East End Main Street seeks new president
CHARLESTON, W.Va. -- Three months after choosing their first new president in eight years, East End Main Street directors are once again looking for a leader.
Board members were caught off guard just before Christmas by the announcement by their president, Andy Milovich, that he was leaving his job as executive vice president of the West Virginia Power to take a similar job in Myrtle Beach.
"It's a big loss for Charleston, a big loss for East End Main Street," said Ric Cavender, executive director of East End Main Street.
"He and I spoke at length [on Dec. 22] about that," Cavender said. "I think he's leaving pretty soon, the 15th [of January.] We wish him the best."
Milovich joined the group's board about three years ago, served on several committees and was unanimously elected president in September. He replaced longtime president Mary Anne Crickard, who decided to step down after leading the board for eight years.
"He not only got the West Virginia Power involved with East End Main Street, but he's been really engaged from the get-go," Cavender said. "He's helped with HallowEast."
The organization will follow its written protocols for finding a new president, he said. "Our nominating committee will meet in the next week or so and discuss a replacement -- someone on the board for at least a year -- to be president.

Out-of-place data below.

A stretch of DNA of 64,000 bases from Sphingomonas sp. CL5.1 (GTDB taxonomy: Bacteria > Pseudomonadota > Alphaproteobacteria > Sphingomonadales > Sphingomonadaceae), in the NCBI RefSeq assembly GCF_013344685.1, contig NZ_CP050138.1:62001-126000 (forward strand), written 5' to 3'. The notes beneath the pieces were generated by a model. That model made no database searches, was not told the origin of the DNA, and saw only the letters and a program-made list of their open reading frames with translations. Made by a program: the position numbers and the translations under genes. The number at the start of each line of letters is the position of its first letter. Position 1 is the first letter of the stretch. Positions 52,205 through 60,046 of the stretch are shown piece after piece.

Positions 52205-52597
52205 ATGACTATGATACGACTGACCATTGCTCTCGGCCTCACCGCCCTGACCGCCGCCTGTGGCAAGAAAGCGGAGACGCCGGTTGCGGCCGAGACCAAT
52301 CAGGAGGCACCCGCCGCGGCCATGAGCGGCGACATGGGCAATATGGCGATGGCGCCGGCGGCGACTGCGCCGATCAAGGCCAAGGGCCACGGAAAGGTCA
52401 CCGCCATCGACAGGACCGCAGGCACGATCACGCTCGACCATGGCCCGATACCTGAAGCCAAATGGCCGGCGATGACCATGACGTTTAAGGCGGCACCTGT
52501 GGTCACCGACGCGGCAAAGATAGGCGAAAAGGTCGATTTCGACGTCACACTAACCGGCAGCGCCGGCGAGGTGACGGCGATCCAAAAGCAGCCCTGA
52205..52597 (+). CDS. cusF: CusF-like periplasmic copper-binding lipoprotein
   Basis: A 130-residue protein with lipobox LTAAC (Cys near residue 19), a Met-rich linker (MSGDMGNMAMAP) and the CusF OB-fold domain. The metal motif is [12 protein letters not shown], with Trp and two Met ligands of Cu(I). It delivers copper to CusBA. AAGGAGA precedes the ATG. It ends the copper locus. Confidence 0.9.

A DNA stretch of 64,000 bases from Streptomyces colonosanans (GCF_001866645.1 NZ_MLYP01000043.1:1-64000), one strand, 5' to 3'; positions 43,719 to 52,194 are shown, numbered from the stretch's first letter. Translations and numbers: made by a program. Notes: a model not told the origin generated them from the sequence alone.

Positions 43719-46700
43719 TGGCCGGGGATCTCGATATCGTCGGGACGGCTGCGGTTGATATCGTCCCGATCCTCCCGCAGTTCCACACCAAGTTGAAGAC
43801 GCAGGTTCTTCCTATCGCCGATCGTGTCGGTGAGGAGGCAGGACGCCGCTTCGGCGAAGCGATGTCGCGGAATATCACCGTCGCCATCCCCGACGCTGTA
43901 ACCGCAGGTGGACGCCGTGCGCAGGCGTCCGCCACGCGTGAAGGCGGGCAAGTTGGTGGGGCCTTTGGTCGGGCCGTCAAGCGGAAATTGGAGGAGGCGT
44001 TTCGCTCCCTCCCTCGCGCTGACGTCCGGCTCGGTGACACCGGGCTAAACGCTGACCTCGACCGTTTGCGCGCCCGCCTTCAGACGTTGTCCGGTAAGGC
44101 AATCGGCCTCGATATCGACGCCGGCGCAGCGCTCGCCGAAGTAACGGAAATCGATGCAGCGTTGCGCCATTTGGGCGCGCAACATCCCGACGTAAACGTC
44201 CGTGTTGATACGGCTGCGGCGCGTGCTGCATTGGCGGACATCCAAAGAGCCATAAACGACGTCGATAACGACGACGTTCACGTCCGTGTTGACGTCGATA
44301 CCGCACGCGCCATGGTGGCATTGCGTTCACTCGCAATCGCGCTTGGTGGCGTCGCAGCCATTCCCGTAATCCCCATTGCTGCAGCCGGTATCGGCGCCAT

"I think Andy will make a recommendation, although that won't be binding."
Milovich's departure coincides with a restructuring within East End Main Street, as the group seeks to add a business arm, Cavender said.
Within the last year, the group broke its ties with the Charleston Area Alliance and obtained nonprofit status -- 501(c)(3) designation -- through the Internal Revenue Service. Now it's seeking the 501(c)(6) designation shared by chambers of commerce and business leagues.
"The board has authorized me to research and apply for designation under 501(c)(6) of the IRS code," Cavender said.
"You have to be careful as a 501(c)(3) when you're involved in economic development. If you want to take it to the next level -- buy a piece of property, or build our base of business members and identify them as business members -- 501(c)(6) allows you the form a business organization and have businesses as members.
"We want to follow the proper protocol. That's why we've held off recruiting our business recruitment. We're already recruiting individual members."
West Side Main Street recently took the same step, Cavender said. "Their main purpose was to buy the Staats building. That's what we want to put on our agenda."
In addition to naming a possible replacement for Milovich, the nominating committee will be asked to replace another board member who resigned and to name a 501(c)(6) advisory board, he said.
The committee should complete its work and have its slate approved by the executive committee in time for a vote by the full board on Jan. 23, he said.
"My plan is to send an email out to the nominating committee in the next day," Cavender said Sunday.
Reach Jim Balow at email@example.com or 304-348-5102.